The party’s Spring conference in York backed the idea of creating “associate citizenship” of the EU for those British people who want to continue to enjoy benefits such as freedom of movement.
Guy Verhofstadt, who will represent the European Parliament in the Brexit talks, signalled his support for the associate citizenship idea last year.
The measure would involve people paying a free to retain EU citizenship however there is no clear proposal setting out how much it would cost and what it would permit the holder to do,
Critics have suggested the move would disadvantage those who cannot afford to pay the fee.
Lib Dem foreign affairs spokesman Tom Brake said: “This is not an attempt to divide British people into two classes, as suggested by the political pipsqueak [Conservative MP] Andrew Bridgen.
“It is an attempt to offer as many of the benefits of EU citizenship to UK citizens as possible.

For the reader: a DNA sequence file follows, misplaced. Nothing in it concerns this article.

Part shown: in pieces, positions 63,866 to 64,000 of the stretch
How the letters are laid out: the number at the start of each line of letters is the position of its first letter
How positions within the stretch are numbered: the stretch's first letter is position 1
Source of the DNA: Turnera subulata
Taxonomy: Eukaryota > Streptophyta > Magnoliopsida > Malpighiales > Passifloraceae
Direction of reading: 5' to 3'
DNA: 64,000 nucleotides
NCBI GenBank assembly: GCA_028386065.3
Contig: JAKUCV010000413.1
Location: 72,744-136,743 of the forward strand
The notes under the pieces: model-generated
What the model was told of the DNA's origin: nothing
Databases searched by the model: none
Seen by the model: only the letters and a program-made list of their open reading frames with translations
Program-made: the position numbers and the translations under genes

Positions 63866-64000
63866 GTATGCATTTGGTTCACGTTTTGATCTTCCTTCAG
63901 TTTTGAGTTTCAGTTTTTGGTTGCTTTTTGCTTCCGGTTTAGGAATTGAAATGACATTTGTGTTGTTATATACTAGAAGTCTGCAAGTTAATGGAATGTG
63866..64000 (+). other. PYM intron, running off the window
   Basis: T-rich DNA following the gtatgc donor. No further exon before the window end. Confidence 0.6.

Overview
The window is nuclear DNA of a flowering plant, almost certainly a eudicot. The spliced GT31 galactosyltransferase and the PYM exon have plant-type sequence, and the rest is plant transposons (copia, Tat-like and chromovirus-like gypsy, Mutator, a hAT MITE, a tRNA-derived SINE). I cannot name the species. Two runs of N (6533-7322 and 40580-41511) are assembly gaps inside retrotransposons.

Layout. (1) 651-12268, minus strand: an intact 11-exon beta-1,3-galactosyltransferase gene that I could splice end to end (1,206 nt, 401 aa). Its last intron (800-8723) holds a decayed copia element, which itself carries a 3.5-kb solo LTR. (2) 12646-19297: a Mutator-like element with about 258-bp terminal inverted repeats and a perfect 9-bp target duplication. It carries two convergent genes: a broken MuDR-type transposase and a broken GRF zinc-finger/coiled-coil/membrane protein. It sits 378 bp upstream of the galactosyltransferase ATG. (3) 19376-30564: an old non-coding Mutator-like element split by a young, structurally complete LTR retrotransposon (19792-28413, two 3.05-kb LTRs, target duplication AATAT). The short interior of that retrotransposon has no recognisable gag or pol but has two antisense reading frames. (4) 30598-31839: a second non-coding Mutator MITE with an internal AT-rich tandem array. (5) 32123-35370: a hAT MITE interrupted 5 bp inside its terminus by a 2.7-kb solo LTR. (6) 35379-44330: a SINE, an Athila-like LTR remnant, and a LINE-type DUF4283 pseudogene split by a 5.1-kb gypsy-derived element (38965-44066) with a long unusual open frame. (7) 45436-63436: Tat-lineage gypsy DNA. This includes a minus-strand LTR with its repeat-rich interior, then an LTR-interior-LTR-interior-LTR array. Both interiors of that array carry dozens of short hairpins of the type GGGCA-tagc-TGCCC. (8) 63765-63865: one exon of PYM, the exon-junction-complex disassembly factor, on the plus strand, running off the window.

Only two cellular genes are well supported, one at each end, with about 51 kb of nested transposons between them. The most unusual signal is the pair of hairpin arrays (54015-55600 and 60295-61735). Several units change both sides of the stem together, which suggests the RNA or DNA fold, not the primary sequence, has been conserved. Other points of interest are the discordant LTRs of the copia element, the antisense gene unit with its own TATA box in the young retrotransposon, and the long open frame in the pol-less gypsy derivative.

“The likes of Bridgen might have dictated the terms of our departure froom the EU but they are not going to dictate our destination.
“Associate citizenship could provide the hundreds of thousands of young people who voted to stay in the EU the opportunities they are going to be deprived of otherwise.”
Delegates at the conference overwhelmingly backed the motion calling for British people to have access to associate EU membership which “provides as many of the rights of full EU citizenship as possible”.